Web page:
Among my Christmas presents was a toy lizard made of rubber. Alpaugh, stripped to the waist, grimaced in terror as the lizard slowly wriggled across his epidermis.
In another scene, Fox sprawled on his back on the dining-room table, holding an orange in his mouth. The other actors seated themselves, tucked napkins under their collars, sprinkled salt upon the recumbent Fox, brandished knives and forks, and made like cannibals.
What is so rare as a surrealistic movie which doesn't have some trick photography? With foolhardy courage, we tried some. Even with a home movie camera it is easy to make things and people seem to appear or disappear bafflingly. Just mount the camera on a tripod so it remains fixed and steady. Then, for example, take a picture of an empty chair. Stop the camera. Have somebody sit down in the chair. Start the camera again, and -- presto! It seems as tho the guy has popped out of the empty air.
For another sequence, we made it appear as tho Pierce were lying on the ceiling. We rolled back the rug, he lay down on the floor, and we turned the camera upside down.
Then we ventured into the great outdoors.
My home town boasts a geographical curiosity. About a half-mile from my house, there is a miniature mountain of gray stone, perhaps 60 feet high and five hundred yards long. It marks the site of a defunct iron refinery. After the iron had been melted out of the ore, the workers just dumped the molten stone that was left over. The kept dumping it until this huge heap was formed. If there weren't a couple of smokestacks sticking up over the skyline, you'd swear you were standing among the craters of the moon.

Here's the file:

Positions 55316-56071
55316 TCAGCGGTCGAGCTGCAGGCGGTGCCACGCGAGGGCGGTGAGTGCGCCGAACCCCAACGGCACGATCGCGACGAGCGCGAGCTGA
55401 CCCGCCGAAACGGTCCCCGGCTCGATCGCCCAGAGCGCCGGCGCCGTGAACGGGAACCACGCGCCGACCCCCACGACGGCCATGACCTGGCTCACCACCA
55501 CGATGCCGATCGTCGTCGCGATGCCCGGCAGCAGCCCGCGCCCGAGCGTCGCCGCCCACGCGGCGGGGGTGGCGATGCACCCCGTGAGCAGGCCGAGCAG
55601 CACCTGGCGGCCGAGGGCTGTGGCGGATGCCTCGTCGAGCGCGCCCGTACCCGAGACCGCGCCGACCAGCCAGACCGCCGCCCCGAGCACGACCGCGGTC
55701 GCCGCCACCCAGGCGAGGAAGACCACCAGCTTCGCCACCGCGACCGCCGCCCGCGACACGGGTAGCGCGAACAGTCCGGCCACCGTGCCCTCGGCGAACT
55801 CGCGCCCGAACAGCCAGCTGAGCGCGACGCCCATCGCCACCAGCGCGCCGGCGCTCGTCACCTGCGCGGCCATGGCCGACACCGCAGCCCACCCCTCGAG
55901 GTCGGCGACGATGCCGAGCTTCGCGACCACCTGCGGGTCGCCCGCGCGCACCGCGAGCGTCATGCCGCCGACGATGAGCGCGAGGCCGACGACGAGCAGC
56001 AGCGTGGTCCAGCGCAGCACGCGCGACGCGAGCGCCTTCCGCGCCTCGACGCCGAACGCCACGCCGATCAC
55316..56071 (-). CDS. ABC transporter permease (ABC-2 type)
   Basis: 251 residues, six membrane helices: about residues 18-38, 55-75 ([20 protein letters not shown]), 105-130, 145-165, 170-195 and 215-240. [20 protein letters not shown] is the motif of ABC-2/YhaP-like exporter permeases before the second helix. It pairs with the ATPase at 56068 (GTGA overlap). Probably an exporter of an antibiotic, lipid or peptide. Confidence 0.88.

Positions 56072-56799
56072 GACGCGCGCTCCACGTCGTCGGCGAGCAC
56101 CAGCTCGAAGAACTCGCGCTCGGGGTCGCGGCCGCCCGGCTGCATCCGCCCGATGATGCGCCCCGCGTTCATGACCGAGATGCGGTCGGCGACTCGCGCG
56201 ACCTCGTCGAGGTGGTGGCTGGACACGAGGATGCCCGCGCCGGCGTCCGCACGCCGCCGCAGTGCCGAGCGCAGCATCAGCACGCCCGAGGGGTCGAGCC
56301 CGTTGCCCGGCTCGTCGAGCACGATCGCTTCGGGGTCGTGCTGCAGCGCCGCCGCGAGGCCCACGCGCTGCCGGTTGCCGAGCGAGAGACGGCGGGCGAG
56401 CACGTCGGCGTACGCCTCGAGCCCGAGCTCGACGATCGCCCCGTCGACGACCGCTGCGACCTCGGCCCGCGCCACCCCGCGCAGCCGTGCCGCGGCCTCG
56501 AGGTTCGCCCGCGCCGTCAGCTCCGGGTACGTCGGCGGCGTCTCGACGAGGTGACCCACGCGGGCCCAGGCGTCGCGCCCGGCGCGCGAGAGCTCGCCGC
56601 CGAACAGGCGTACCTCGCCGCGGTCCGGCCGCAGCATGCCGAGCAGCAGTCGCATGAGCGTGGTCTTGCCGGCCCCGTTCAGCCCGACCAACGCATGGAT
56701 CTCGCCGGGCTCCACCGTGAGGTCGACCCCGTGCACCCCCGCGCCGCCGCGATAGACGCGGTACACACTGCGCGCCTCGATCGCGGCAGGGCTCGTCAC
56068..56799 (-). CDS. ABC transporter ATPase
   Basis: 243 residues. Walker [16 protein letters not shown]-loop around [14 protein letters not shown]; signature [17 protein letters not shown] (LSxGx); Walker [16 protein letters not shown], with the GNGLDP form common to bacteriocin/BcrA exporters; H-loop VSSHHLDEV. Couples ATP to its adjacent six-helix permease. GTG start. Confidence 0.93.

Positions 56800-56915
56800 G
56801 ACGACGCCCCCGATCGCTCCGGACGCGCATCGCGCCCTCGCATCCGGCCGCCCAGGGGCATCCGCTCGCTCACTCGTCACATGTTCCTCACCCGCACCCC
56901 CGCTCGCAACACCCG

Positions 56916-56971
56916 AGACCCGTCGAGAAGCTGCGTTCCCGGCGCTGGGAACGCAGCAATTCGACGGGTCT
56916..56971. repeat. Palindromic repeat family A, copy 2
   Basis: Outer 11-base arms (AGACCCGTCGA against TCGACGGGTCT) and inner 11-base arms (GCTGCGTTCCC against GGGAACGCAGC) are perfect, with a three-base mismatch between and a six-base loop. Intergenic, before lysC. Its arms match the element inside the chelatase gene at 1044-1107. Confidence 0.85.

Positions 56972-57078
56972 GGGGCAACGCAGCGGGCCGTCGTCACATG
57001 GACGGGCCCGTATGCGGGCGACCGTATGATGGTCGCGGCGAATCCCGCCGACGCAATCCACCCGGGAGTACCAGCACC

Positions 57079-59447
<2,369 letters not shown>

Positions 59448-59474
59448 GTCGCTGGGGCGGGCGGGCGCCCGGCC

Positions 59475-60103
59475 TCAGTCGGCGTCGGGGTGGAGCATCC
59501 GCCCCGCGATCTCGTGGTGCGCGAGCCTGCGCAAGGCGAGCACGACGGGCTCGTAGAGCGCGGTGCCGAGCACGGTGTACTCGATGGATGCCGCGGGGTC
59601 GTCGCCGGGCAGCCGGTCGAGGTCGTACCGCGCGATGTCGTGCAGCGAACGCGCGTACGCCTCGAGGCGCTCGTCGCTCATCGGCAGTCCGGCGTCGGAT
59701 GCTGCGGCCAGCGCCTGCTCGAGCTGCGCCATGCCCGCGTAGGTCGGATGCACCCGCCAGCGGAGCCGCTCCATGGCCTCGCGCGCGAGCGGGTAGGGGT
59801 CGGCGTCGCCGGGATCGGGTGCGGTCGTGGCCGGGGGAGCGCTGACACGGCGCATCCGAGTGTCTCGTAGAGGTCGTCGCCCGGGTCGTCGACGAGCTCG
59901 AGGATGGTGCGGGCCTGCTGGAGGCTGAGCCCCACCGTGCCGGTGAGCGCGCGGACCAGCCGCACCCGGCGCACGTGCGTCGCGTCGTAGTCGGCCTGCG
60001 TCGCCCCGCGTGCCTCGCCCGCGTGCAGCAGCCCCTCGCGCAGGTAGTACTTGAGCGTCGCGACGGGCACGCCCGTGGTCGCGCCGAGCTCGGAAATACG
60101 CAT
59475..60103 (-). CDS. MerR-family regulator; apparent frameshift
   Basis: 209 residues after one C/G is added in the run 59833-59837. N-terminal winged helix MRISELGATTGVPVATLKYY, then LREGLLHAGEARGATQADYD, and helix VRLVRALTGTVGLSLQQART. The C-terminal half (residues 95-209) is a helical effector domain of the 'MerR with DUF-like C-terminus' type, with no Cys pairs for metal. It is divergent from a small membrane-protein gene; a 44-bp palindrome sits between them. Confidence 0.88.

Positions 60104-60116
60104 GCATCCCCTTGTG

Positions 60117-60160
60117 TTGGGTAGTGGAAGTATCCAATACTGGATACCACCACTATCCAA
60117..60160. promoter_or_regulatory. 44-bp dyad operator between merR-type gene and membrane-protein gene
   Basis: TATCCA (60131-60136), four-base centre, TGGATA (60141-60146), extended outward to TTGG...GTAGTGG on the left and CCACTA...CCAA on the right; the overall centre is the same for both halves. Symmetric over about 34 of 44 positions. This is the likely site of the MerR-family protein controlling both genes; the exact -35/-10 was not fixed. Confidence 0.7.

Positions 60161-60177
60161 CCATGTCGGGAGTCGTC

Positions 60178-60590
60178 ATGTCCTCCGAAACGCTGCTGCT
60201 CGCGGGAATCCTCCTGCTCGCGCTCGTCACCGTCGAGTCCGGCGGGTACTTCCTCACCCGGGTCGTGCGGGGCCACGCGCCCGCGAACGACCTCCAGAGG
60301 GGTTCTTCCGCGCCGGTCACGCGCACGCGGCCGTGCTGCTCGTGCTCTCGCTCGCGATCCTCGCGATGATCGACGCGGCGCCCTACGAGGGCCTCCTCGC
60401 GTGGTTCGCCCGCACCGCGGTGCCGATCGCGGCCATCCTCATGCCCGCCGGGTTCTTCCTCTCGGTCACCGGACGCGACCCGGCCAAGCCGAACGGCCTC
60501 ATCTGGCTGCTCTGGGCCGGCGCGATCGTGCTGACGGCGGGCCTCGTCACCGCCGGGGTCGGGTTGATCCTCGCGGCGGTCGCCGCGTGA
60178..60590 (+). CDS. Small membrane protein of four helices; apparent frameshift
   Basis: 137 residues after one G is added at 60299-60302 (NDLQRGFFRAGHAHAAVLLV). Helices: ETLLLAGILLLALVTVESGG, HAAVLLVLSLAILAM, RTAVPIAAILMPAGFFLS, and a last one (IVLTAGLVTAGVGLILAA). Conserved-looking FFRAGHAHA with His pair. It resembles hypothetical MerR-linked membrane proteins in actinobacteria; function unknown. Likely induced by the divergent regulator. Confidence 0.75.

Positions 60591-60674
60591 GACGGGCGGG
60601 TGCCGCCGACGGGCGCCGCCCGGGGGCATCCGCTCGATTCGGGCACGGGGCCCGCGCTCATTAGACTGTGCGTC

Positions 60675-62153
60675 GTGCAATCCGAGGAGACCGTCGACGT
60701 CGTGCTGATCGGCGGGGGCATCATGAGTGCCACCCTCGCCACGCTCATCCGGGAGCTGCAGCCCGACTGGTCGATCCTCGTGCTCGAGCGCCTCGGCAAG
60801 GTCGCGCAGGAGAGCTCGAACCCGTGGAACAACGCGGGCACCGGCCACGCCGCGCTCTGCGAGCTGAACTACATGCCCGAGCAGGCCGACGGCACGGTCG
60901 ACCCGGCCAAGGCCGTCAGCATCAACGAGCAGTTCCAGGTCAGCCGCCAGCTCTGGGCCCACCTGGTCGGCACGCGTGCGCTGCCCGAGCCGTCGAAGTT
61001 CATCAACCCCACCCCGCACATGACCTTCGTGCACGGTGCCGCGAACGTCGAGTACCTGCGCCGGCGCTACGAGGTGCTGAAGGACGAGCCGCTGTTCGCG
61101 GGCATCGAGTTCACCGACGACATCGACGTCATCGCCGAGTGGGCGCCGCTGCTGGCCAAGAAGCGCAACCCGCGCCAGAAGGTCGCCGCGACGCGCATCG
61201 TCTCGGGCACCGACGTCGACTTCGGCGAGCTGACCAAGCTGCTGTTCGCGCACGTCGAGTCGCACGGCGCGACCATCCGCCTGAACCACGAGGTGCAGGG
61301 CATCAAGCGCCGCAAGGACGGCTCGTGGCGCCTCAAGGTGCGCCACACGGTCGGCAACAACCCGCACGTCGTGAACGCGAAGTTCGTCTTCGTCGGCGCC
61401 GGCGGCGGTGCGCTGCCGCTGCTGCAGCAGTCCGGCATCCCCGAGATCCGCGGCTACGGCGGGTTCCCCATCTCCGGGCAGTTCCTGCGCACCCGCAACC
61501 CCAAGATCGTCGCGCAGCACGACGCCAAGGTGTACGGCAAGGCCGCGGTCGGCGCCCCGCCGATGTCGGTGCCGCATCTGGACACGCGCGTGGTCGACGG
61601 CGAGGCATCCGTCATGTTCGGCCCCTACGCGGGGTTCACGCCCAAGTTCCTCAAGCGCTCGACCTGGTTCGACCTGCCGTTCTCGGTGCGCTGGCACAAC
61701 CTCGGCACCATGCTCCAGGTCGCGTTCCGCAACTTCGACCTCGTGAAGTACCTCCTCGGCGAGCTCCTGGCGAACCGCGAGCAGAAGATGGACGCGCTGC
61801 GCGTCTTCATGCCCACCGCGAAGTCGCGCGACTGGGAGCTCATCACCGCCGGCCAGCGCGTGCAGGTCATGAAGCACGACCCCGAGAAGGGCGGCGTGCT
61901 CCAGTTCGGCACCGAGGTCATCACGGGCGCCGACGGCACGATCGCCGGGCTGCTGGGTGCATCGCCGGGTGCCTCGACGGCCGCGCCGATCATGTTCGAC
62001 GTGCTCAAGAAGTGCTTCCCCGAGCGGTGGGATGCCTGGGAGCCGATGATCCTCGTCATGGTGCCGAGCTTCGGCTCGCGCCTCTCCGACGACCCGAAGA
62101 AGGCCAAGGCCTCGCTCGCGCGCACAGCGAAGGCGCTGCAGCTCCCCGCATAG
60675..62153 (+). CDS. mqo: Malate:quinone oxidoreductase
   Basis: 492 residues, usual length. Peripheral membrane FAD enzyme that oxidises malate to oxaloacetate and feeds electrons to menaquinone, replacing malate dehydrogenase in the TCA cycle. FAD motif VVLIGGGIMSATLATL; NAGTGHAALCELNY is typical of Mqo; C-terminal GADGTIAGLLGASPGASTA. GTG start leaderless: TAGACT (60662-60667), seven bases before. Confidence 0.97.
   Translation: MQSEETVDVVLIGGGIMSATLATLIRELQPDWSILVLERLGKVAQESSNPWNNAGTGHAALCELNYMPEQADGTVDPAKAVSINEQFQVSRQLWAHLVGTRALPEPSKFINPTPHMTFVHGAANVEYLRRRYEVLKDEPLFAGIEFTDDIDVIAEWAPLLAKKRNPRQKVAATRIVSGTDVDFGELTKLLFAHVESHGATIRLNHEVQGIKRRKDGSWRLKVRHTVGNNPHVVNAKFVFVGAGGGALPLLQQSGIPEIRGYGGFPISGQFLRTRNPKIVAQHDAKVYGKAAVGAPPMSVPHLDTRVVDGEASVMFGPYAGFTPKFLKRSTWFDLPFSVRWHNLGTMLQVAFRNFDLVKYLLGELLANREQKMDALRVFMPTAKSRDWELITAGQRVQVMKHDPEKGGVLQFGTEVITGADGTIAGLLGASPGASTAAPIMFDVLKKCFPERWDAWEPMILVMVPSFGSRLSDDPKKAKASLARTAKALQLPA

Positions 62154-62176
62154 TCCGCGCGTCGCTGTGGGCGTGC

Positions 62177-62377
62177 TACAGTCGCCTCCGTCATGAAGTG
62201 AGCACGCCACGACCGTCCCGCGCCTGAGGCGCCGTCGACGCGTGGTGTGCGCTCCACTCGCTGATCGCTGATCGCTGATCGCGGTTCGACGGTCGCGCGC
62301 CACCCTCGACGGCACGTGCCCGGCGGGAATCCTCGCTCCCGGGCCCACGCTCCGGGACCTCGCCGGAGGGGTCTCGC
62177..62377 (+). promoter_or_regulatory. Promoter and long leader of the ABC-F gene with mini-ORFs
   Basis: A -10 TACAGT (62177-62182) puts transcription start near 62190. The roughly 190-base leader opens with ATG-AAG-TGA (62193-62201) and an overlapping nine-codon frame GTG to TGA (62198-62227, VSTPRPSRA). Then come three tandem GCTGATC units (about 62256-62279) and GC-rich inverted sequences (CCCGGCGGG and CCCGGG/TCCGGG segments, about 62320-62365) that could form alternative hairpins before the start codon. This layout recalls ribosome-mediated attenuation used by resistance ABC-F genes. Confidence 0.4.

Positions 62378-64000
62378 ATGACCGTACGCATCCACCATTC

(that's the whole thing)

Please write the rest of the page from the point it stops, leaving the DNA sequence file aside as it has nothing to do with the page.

This made a wonderful background for some movie shots, as we leaped from crag to crag like would-be mountain goats.
Toward the tail end of the film, we ran out of ideas. Guys marched around waving placards reading SOUTH GATE IN '58. Maddox sprawled on the floor and played dead while others trampled lightly over his carcass. For the grand finale, instead of having a sign proclaiming THE END, one of the cast merely saluted the camera with his posterior.
When the afternoon drew to a close, we had used up three 50-foot rolls of film. The cost was slightly under $8, for Pierce, through his camera-store connections, snared the film at a discount.
Two weeks later I was invited to attend the world premier at Willie's house. With all the time required to think up stunts and arrange props, the movie had taken four hours to film. When all the splicing was done, it took about eight minutes to show. As you might expect, Blood of a Spectator will not win any academy awards, nor will it give Things to Come or One Million B. C. much competition. Nonetheless, we nearly had hysterics guffawing over the thing.
"Let's show this movie at the next fan convention," I suggested to Alpaugh.
"What?" he shot back. "And kill fandom completely?"
Text versions and page scans Judy Bemis
Data entry by Judy Bemis